• Set an intention to watch how this story plays out over the course of the next two weeks. Whenever you notice that story arising, pause to take a breath, and perhaps journal about it later. Notice how often it comes up, in what circumstances, whether it is fairly constant or limited to certain situations. Also notice when things occur that seem to contradict the story, or times when you might respond.

At this point, we’ve gone far afield of the kind of political arguments with which I framed this, and that’s the point. This is a practice to help you come to greater self-awareness and freedom with your own patterns of thinking, feeling, and behaving. Rather than taking them for granted as unfailingly accurate interactions with the world, they are material for study and growth as you grow deeper in your understanding of the truth of yourself and your relationships. When we do this, the harder and more nuanced discussions go better.

We are all figuring this out. Life, politics, cultural shifts, new technologies, economic transitions. The stakes are high and yet we’re all stumbling around in the dark with only our experiences and understandings of history to guide us. The more free I am with my guilt and shame, the better able I am to hear and respond to these difficult moments. I can sit with a confrontation and take in the information that is useful and discard what is not. I can withdraw from interactions that have become unproductive and focus my energy on what is life-affirming.

Image of a pair of legs standing at the edge of what appears to be a snow-covered pier. The legs are wearing denim and leather boots.
Photo by Ian Robinson

No Judging, Just Feeling

Begrudging the happiness of others when we feel bitter is normal. Indeed, many of the so-called “negative” experiences that we vilify but nevertheless experience are often experienced—jealousy, bitterness, envy, resentment, vindictiveness, narcissism, hatred, doubt, mistrust.

I know my sample set is skewed as I sit with people who voluntarily come to therapy, but when someone starts getting down on themselves for having these feelings, I often remind them that these feelings are so common in the human experience that we actually have to work to be free with them. Many of the major religions dedicate entire swaths of practice, meditation, and contemplation toward transforming these psychic poisons.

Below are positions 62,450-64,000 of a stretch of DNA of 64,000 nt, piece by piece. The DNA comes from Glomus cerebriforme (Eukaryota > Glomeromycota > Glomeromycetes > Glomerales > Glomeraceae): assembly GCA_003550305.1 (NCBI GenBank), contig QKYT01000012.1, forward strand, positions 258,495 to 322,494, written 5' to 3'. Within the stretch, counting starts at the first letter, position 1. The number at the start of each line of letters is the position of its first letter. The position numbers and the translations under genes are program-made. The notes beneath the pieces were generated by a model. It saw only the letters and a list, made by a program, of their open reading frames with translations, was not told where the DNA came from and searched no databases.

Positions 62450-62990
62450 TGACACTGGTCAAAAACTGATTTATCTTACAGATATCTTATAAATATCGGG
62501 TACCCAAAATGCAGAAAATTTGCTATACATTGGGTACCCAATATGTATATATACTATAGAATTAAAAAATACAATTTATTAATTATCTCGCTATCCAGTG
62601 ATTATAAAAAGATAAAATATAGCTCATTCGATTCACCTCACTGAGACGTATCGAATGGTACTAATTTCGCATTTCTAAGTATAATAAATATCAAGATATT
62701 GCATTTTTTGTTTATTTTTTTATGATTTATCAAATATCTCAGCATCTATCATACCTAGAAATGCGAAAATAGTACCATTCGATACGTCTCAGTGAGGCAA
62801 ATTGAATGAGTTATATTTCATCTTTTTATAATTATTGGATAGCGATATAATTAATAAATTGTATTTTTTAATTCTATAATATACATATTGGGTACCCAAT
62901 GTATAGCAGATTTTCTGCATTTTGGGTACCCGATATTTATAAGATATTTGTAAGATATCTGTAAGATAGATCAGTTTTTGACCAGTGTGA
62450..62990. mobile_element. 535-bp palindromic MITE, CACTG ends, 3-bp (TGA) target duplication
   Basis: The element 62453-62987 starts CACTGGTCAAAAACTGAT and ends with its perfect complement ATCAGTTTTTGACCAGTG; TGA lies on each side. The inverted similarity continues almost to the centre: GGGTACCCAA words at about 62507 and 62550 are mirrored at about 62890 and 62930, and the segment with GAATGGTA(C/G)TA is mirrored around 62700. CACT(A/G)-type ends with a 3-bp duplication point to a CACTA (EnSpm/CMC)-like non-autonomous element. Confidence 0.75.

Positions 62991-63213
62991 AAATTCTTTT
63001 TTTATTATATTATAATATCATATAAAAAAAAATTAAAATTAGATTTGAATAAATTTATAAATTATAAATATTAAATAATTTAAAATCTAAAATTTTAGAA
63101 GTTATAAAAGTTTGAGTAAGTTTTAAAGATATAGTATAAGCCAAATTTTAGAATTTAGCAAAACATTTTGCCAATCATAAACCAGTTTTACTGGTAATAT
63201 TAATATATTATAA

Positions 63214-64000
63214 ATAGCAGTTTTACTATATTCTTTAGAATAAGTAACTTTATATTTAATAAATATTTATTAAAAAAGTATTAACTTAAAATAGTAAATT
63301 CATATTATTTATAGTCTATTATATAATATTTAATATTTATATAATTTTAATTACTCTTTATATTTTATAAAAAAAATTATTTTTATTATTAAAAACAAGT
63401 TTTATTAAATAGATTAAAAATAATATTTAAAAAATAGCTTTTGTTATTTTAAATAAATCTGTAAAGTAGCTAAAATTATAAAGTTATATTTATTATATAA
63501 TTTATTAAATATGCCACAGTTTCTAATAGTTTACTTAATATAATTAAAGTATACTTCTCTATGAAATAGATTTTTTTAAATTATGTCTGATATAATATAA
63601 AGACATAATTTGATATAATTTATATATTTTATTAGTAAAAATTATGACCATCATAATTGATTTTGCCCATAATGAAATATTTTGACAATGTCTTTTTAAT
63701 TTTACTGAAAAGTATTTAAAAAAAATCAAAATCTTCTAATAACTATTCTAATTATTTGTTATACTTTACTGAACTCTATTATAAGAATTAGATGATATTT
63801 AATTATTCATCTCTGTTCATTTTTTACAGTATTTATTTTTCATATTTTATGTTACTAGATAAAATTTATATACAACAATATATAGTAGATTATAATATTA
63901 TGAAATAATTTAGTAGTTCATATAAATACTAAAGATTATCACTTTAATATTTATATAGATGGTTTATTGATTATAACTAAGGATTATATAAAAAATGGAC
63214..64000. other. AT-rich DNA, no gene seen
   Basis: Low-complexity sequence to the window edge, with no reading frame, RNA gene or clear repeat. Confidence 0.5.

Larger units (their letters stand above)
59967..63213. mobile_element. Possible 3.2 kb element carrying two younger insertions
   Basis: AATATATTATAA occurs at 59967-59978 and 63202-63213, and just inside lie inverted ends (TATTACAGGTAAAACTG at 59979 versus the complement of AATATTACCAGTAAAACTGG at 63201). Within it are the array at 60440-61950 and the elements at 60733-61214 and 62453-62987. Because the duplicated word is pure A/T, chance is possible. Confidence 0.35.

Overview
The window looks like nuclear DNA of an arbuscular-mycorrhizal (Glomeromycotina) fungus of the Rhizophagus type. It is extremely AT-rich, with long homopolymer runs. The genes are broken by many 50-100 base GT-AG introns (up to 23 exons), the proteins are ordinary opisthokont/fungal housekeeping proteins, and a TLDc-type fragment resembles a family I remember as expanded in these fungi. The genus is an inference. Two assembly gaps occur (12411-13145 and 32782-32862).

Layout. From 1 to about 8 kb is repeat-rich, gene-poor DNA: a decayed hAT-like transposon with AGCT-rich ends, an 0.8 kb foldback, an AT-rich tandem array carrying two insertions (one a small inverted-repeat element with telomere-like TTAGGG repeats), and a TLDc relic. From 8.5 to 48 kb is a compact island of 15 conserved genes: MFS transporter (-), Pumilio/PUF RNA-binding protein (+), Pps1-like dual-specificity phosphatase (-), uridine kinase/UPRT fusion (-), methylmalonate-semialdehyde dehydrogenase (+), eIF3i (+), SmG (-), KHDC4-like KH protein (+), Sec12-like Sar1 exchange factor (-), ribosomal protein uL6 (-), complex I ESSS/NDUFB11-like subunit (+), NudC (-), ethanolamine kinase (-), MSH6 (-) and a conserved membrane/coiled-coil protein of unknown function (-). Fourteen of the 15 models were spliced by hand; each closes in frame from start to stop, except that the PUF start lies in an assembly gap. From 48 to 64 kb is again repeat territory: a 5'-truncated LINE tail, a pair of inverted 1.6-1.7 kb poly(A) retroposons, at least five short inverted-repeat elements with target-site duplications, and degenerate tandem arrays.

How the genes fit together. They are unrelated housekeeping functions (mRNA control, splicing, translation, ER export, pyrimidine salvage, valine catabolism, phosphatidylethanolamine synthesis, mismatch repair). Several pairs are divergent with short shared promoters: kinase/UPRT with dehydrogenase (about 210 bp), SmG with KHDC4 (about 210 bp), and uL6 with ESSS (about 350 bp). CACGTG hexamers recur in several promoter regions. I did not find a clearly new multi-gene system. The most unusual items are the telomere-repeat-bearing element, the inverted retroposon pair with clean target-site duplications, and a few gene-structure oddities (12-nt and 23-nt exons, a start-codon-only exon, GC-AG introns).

People on a spiritual path, or those exposed to enough spiritual speak that they know what they’re “supposed” to think, tend to minimize or feel shame about having these experiences. The difficulty is that any work on the self, including spiritual work, only makes us more aware of these tendencies and thus stuck in the ambivalence about them.

One person wants to be holy but hates being single and resents everyone they perceive to be in happy relationships. One person wants to be generous but gets resentful when someone volunteers them to do an onerous task.

The language of “higher” and “lower” falls too easily into dualistic traps of “good” and “bad,” but all of this is energy and information that we can harness and transform. As jealousy and resentment can dry up and murder the soul, so too can too much virtue damage us. We can be generous to a fault, hopeful to our own detriment, “positive” in a way that denies the humanity of those who are suffering in our lives.

Image of a couple in silhouette, backlit by the Milky Way.
Photo by Meireles Neto

This is not an easy world in which we’ve become incarnated. The bitter taste of disappointment and resentment has its lessons to offer, insights into the nature of our existence and the limitations of desire and intention. So, too, can the effervescent quality of joy and love show us other possibilities, enliven us and bring us closer to something we crave. Everything in the personality might be a necessary ingredient of the person, but when any one quality becomes stuck and dominant over the rest we are in trouble.

Acceptance and Commitment Therapy offers the concept of “self-as-context,” a Self that is the container and space wherein experience happens. Rather than clinging tightly to one kind of experience and reactively pushing the rest away, we practice a spaciousness of being and a kind of self-observation that allows for the range of experience to happen. This creates a kind of freedom in which we can set aside judgments about experience and instead see them for what they are, learn from them what we can.